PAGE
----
ASWC 2015 Draws Near!

After completing the first circuit of the globe, this year the Automotive Simulation World Congress (ASWC) 2015 returns to Detroit. The conference is now exactly two weeks away — to be held on June 2 and 3 — and I am really excited about it. If you haven’t registered and reserved your seat, please take a moment to register. You don’t want to miss this great event. And if you don’t know what it’s all about, read on for more information. Continue reading

Bringing Systems Engineering to Universities

systems engineering academic blogWith the increase of unmanned aerial vehicles (UAVs, or drones) in the skies, the rapid rise of robotics, and the development of embedded technologies and autonomous smart systems for the Internet of Things, small teams of engineers face bigger and bigger challenges. While it was once enough to be an expert in a single type of physics, these complex, interacting systems require modern engineers to have more knowledge of multiphysics, model-based systems engineering and embedded software than their predecessors.

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DO-178C – Aeronautics Industry Moves To New International Software Safety Regulation

Embedded software in today’s aircraft is becoming continually larger and more complex. For example, the volume of embedded software in the A300 was a few thousand lines and it is in the order of 100 million in the A380. Moreover, a sizeable part of this software is safety critical. Hence, delivering certified code is one of the critical path design elements that is growing in significance. Continue reading

2015 Automotive Simulation World Congress – Call for Presentations

ASWC 2014 presentation auto safetyWhat do Tesla Motors, BMW, Honda, Toyota, Ferrari, Denso, Panasonic, SL Corporation, Cummins, Tenneco, and Honeywell, have in common? Well, not only are they leaders in the automotive renaissance, but they all delivered presentations on leading-edge simulation at the 2014 Automotive Simulation World Congress. Continue reading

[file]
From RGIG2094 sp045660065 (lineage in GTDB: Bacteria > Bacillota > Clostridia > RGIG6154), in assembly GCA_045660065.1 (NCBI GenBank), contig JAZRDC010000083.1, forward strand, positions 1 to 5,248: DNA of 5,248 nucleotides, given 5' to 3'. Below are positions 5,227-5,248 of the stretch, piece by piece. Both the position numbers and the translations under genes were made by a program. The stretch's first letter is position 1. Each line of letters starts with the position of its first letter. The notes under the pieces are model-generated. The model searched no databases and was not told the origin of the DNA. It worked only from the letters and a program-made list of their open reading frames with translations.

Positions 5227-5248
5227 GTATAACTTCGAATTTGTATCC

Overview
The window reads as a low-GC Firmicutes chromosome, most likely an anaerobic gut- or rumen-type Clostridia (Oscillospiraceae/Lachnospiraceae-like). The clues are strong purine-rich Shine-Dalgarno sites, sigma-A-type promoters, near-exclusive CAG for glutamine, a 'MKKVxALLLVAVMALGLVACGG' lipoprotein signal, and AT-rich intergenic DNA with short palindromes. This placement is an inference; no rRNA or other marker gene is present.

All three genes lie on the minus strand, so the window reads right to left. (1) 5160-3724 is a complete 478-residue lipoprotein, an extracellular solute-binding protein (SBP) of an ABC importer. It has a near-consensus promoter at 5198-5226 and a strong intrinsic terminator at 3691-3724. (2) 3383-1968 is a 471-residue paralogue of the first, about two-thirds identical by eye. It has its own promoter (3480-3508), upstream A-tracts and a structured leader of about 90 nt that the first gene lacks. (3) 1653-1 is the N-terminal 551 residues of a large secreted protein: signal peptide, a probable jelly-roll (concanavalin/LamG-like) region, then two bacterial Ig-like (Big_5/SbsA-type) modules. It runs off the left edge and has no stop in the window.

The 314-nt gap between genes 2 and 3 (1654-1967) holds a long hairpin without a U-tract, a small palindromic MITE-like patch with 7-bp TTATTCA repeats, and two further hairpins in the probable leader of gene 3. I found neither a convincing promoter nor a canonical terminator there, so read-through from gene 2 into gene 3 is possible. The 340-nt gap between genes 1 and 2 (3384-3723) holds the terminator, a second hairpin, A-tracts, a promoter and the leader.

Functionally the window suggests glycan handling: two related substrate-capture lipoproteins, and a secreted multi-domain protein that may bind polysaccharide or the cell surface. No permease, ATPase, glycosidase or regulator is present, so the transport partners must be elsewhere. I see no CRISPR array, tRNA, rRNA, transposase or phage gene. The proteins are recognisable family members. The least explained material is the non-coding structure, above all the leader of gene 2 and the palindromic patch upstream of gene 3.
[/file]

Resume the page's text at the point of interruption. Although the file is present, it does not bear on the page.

Cars and Electronics in Tokyo: 2014 Automotive Simulation World Congress

This is the third year that ANSYS hosted the Automotive Simulation World Congress (ASWC), an international conference focused on engineering simulation in the ground transportation industry. The ASWC is an annual conference that rotates between the three major regions of the world. In previous blogs, I wrote about the 2012 and 2013 ASWC’s held in Detroit and Frankfurt respectively. This year the conference was held in Tokyo on October 9 and 10. Continue reading

Capturing Wind Energy Safely

Capturing wind energy is full of technical challenges but it also requires a high level of safety. The turbines must operate under harsh conditions, they must be highly reliable, and they must be safe.

Vestas develops wind turbines and is the leader in its domain. It has installed 56 GW of wind energy, which amounts to 40,000 turbines. They generate enough clean energy to power 19 million European households. Continue reading

Get Ready for Mobility with SCADE

In my last blog, I talked about the ability to control human–machine interfaces (HMIs) through mobile devices. The SCADE model-based embedded software suite features the automatic, one-click, generation of HMI executable applications from a single model over a variety of targets, including Android or iOS tablets and other similar devices. Here’s how it all comes together.

The code generated out of SCADE models is fundamentally independent from the target platform ― whether it is the hardware and associated drivers or the operating system ― as no system calls are being performed in this generated code. The portability of SCADE HMI models as executable applications is, thus, greatly facilitated, as the needs for adaptation then reside only in the main execution and interaction loops, or in the windowing system management. The always-wider adoption of international standards like OpenGL (for drawings) EGL (as the associated windowing system) also facilitates this task. Continue reading

The New Frontier of Embedded Software Cont’d

Continuing from my post yesterday about the new frontier of embedded software.

Nowadays it is not enough to just fly the plane, pilots have to manage tons of information while flying and they are connected with  other units on the battlefield through a network that allows real time co-ordination.

image of the F-104 Starfighter Cockpit

F-104 Starfighter Cockpit

image of Lockheed Martin F22A Raptor Cockpit

Lockheed Martin F22A Raptor Cockpit

Have you seen the cockpit of a new generation aircraft? Google the F-22 or the F-35 and compare them with the one from an F-104;  you will not recognize a single piece of equipment. Head to YouTube and enjoy a video showing the maneuverability of one of these modern airplanes. Amazing!

Today simulation is widely used, aerodynamics is now explored in detail so engineers can master all the phenomena that affect the flight even in extreme conditions, and new configurations allow these aircraft to challenge physics laws… and win!!  I’ve seen a Eurofighter Typhoon during a test flight operate at 80 knots and at no more than 100 feet from the runway — almost still in the air — flying with an angle of attack of 60 degrees. This could have been considered science fiction by an F-104 pilot.  I’m amazed by the maneuverability of the F-22 or what an SU37 can do. I’m always impressed and fascinated with how aircraft designers created these masterpieces of engineering. Continue reading